One of the questions I get a lot when I do office tours or informational interviews is: what makes someone likely to succeed as a real estate agent? It’s a great question and an understandable one. Who wants to invest time and energy and money in becoming an agent if they’re likely to hate it and/or fail?
But it’s also almost an impossible question for me to answer, because there are exceptions to every rule. I see a lot of teachers, baristas and bartenders who rock the real estate game. In the case of teachers, I think it’s the patience that’s required of both jobs that’s the predictor of success. But, I worked in customer service for an airline before starting a real estate career. And you could name any other profession and I’ll bet there are agents who used to do that job before switching to real estate.
So, really there’s no simple answer to that question. At Keller Williams we do have a personality assessment that people can take, which points them in the direction of careers within the company that are probably a good fit for their personalities. That’s really the closest we come to “predicting” here.
There are some tips I’d share with anyone considering becoming a real estate agent at a brokerage where they’ll have lots of autonomy. They probably apply to anyone considering self-employment of any kind though, so please read on even if a real estate career isn’t in your future.
Stay humble. I have seen people make the mistake of believing that there is nothing they can learn from anyone else. This is totally untrue. I’ve been doing this since 2003 and I still look for opportunities to learn and I accept coaching from people who know more than I do.
Behave as if you’re at work even if your office is in your home. Get dressed. Maintain a regular schedule. Avoid sending work emails while you’re in the middle of doing yoga in your living room. Sometimes you do have to answer an email at 11:59PM on a Thursday night, but to the extent you can, establish your working hours and stick to them. Plan days off and stick to those too.
Enjoy the freedom and flexibility, but not at the expense of the work. This is another common mistake I see agents make. If you don’t wake up every day with the realization that but for your own efforts, you are unemployed, you won’t succeed. The freedom that comes from being able to set your own goals and design your own job is incredibly rewarding. But the people who are successful balance that with accountability. They set clear tasks and goals for every day and are disciplined enough to meet them even though no one else is watching. You can probably train yourself to do this if it doesn’t come naturally, but I find that a certain level of self-motivation and discipline is necessary.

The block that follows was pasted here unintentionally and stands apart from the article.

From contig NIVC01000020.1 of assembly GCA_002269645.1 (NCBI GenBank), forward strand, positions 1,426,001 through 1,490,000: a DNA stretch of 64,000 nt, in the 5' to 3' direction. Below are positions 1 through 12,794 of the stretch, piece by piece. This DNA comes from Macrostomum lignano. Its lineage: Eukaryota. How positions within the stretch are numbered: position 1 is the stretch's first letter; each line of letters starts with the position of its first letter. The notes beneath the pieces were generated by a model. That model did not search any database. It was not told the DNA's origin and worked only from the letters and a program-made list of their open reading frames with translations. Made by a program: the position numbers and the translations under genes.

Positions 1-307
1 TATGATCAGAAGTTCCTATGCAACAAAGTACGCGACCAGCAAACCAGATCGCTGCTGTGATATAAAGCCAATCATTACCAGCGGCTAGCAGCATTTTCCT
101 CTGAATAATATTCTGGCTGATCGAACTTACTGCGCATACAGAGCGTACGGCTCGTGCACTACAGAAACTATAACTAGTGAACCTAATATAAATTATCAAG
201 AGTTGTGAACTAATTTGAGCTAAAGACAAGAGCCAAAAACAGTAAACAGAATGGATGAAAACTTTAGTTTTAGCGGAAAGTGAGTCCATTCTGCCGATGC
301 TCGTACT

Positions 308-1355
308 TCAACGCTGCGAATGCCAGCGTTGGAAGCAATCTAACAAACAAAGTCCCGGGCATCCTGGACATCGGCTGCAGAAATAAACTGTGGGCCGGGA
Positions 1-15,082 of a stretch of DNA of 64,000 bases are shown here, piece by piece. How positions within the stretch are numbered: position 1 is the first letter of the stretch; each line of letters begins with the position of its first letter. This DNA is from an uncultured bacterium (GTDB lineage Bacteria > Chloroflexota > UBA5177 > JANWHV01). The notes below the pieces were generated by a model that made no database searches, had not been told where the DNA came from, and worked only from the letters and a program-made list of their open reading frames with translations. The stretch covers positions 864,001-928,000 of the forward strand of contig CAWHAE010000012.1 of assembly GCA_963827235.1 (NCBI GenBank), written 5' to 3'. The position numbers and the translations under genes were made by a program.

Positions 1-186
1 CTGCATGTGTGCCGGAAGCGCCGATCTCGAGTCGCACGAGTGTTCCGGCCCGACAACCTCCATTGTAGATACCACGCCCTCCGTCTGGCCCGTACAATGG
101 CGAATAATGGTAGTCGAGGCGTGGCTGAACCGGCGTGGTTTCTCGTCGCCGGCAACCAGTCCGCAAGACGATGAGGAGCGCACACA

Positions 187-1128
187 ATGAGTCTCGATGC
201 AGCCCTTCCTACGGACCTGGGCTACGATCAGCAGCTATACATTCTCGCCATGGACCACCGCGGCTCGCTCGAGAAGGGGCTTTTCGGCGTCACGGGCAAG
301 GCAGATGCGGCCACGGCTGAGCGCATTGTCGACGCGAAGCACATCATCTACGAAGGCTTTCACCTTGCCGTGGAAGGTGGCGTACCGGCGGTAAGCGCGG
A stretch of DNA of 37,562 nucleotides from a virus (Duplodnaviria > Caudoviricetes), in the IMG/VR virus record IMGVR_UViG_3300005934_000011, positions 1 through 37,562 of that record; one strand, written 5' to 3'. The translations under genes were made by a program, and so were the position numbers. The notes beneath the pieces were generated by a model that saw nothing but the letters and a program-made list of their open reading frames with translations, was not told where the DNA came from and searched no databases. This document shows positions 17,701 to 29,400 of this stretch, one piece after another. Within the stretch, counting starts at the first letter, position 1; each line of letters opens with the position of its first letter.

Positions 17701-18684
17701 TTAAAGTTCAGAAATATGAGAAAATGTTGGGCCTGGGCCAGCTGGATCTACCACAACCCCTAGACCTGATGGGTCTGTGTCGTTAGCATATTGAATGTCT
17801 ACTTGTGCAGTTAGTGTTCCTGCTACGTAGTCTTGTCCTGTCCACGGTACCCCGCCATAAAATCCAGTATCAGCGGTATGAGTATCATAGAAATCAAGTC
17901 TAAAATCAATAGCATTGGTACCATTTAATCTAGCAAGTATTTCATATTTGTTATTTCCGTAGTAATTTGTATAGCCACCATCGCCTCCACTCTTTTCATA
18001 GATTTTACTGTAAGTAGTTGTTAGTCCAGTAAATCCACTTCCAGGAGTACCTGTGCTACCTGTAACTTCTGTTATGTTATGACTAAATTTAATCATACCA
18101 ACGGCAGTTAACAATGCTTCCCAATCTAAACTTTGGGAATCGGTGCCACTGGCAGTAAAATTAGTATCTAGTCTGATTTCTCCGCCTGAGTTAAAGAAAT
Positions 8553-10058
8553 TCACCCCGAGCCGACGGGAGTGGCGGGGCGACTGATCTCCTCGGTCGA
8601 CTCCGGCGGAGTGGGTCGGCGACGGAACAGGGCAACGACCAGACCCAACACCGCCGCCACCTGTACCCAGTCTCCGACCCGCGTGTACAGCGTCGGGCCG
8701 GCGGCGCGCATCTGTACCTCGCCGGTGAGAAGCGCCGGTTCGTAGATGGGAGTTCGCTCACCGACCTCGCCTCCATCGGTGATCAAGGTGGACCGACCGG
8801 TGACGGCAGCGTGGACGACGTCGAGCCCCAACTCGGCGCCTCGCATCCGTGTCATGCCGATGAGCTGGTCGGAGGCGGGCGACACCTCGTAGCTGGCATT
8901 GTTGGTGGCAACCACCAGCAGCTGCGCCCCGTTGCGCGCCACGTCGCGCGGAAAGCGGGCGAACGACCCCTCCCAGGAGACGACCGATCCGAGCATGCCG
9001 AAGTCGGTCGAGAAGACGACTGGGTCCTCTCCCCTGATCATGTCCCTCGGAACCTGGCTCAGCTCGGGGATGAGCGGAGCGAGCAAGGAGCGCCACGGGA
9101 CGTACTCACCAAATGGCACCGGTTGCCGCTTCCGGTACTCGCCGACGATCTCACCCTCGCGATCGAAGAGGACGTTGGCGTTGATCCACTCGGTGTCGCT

Be yourself. This is such a cliché, but in any business where you are a big part of the equation when a client is deciding whether to work with you, it is so important. You should know who you are as a real estate agent—what is your philosophy about your work? Why would someone choose to work with you over the agent down the street? What sets you apart?
You must know these things and be able to communicate them to prospective clients in a genuine way.
Have clearly defined goals and a definition of success. If you don’t know where you’re going, you won’t know when you’ve arrived. Go through a formal goal-setting process regularly. How often really depends on your business. It can be something you do yearly, quarterly or monthly. But decide where you want your business to be at the end of that period. In my case, I set goals for how many transactions I want to close annually in my real estate business. And then I have separate goals for the other roles I have at Keller Williams. Figure out your metrics for determining when you’ve met your goals and then reward yourself for doing so.
Be a good boss to yourself. Pay yourself a salary, even if it’s a small one when your business is just getting started. Have a plan for how you determine when it’s appropriate to give yourself a raise. Invest in retirement; have a plan for taking a vacation or for when you’re too sick to work; work the supplies you need into your monthly budget. In short, treat yourself the way you’d expect a good boss to treat you if you were their employee. Otherwise you’ll resent yourself and burnout.
All you other self-employed people out there, please feel free to share any of the tips that work for you in the Comments section below.
Thanks, all! I’ll see you back here again soon.